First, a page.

Saturday, 28 July 2018

Lesser Stag Beetle

When I was a kid, growing up in metropolitan Essex, Greater and Lesser Stag Beetles were a familiar sight in the Summer. I really enjoyed watching the male Greaters tussling together with their antlers and for several years I kept both species in aquaria. Despite being told by my primary teacher that adult Stag Beetles only live for a few days after emerging from their pupae, I kept Greaters for many months. They were easy to feed - I just dipped their little furry, forked tongues into sugar solution in a milk bottle cap: they lapped it up!

Since moving to Norfolk in 1972, I have never seen either species in the wild, although when I was Head of Environmental Sciences at Hellesdon High School on a single occasion a pupil brought in an antlered male he'd found down by Hellesdon Mill. I know that Greaters are virtually unknown from Norfolk, but Lessers are allegedly quite common: strange, then, that I've never come across one.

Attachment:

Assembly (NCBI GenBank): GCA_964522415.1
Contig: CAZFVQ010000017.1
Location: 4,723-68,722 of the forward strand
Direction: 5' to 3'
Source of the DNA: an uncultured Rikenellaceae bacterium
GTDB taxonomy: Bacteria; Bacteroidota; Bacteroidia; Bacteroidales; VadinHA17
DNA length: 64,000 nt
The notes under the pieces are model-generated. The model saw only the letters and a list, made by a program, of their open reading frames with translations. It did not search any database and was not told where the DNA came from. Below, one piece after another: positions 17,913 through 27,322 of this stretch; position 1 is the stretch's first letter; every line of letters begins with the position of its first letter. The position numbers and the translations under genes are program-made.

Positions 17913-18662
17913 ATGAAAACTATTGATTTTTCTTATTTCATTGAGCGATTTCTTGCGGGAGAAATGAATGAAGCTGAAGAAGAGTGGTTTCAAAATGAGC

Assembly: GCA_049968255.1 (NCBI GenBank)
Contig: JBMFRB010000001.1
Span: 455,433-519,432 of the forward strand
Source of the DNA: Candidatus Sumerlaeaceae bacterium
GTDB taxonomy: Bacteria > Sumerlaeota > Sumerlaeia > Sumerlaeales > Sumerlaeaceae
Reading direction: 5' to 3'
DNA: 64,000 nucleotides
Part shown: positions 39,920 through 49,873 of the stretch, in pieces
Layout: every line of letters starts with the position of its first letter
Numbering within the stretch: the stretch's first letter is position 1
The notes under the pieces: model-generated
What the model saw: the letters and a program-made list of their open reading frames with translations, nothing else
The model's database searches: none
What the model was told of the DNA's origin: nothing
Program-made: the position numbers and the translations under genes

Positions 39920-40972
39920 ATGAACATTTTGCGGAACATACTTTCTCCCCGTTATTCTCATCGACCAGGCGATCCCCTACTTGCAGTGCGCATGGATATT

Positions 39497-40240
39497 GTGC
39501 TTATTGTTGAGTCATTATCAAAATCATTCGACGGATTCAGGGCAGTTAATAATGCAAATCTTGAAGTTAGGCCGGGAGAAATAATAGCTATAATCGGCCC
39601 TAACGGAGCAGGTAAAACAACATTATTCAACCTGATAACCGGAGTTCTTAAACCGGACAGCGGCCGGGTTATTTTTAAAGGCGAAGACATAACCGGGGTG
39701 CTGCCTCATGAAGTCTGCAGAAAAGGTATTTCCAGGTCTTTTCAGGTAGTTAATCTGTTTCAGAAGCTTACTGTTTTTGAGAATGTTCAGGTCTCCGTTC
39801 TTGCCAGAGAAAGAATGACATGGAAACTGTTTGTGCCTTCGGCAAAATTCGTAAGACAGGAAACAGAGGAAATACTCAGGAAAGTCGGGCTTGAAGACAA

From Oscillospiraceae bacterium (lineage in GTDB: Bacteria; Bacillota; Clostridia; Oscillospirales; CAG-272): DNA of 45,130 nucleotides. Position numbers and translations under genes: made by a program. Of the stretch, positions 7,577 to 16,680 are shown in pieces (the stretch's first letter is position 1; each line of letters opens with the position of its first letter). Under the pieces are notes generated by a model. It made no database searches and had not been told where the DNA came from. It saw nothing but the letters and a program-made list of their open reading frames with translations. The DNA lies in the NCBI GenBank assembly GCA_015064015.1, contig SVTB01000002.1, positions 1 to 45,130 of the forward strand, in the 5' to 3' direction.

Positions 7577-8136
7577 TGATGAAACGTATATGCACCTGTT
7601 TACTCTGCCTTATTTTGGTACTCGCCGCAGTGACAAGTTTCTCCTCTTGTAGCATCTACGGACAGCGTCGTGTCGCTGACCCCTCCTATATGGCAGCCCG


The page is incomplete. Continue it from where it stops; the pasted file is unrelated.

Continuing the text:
I happened to mention this to old friend and top natural historian Mike 'Red' O'Hara, who informed me that Lesser Stag Beetles are not uncommon in his back garden! Today he phoned to tell me he'd kept one in the fridge for me (in a specimen bottle!) so I popped over to see it. Red kindly let me take it home to release in our garden, where I took the following photos!

No comments: